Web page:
I want to ask a question. In this sentence, should it be "as if" or "like"? It sounded wrong to me.

"You may not be doing what you feel as if you're called to do right now."


"You may not be doing what you feel like what you're called to do right now."

or any better way to write it?

The sentence refers to God's calling for us, taken from Cornelius Lindsey's Instagram post.

full link: https://www.instagram.com/p/BrtttBXg0Cm/

Thank you so much!

  • Your two sentences don't have a parallel construction. The first uses you're called and the second uses what you're called. Like you're called to do means something quite different from like what you're called to do. So, it's not possible to equate as if with like as you've written the sentences. – Jason Bassford Supports Monica Dec 25 '18 at 10:43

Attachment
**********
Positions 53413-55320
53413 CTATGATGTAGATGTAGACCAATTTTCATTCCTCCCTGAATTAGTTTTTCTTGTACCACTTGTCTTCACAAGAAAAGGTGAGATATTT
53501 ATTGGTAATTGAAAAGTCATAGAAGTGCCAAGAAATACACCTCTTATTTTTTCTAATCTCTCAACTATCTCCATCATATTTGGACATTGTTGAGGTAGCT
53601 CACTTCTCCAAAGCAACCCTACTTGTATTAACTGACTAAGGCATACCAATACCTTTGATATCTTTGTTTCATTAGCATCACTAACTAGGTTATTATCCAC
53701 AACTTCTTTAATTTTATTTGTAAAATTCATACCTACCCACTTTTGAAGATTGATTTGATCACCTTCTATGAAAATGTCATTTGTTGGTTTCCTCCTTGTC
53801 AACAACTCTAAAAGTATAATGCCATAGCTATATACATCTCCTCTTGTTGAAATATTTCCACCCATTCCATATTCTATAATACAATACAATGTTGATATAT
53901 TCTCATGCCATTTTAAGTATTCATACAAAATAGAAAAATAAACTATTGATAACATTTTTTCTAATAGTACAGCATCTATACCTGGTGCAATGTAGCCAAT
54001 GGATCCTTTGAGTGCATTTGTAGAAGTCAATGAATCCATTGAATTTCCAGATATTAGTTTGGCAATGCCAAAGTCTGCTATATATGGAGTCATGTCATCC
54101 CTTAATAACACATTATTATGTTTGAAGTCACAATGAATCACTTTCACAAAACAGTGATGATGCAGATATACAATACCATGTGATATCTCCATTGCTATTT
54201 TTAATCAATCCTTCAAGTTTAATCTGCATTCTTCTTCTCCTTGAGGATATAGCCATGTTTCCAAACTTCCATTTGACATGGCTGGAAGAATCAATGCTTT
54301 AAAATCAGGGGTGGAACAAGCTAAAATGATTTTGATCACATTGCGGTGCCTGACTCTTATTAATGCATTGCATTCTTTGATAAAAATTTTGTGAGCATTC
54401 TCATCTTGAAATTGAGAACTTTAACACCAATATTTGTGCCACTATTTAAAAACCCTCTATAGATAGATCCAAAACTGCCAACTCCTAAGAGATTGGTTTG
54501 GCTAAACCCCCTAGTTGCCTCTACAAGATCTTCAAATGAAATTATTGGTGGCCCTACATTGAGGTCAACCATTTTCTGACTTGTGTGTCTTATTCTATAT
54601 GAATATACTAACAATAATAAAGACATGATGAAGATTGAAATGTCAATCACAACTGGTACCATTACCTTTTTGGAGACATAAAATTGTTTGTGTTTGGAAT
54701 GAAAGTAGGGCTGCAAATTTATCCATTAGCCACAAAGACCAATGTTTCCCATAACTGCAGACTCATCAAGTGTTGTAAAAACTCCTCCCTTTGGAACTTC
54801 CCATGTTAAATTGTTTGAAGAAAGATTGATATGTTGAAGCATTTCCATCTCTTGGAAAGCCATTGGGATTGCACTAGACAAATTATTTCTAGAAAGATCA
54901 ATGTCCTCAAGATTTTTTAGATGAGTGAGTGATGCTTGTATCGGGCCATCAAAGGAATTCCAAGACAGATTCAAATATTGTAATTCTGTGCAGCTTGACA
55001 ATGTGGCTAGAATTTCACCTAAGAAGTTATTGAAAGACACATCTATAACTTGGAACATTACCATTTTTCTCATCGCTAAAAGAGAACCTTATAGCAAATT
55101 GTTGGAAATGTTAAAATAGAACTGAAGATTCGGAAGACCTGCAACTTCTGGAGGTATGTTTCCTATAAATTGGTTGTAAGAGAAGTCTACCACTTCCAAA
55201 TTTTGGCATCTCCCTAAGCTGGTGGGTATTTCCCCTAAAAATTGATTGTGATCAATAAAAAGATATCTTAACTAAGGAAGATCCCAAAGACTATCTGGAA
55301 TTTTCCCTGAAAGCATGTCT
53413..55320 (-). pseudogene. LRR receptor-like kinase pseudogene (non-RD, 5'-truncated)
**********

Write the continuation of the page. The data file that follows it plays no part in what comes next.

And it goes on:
• @melissa tanuwijaya You may find it better to post your question on our site for English language learners: ell.stackexchange.com – We are Monica. Dec 25 '18 at 11:51

Like’ is a preposition. 'As if' is a conjunction. One uses the former if it is followed by a noun and the latter if it is followed by a verb or clause. There is a subtlety though.

According to Garner’s Modern American Usage, the use of 'like' as a conjunction was considered nonstandard in the past, but now it is acceptable in informal English.

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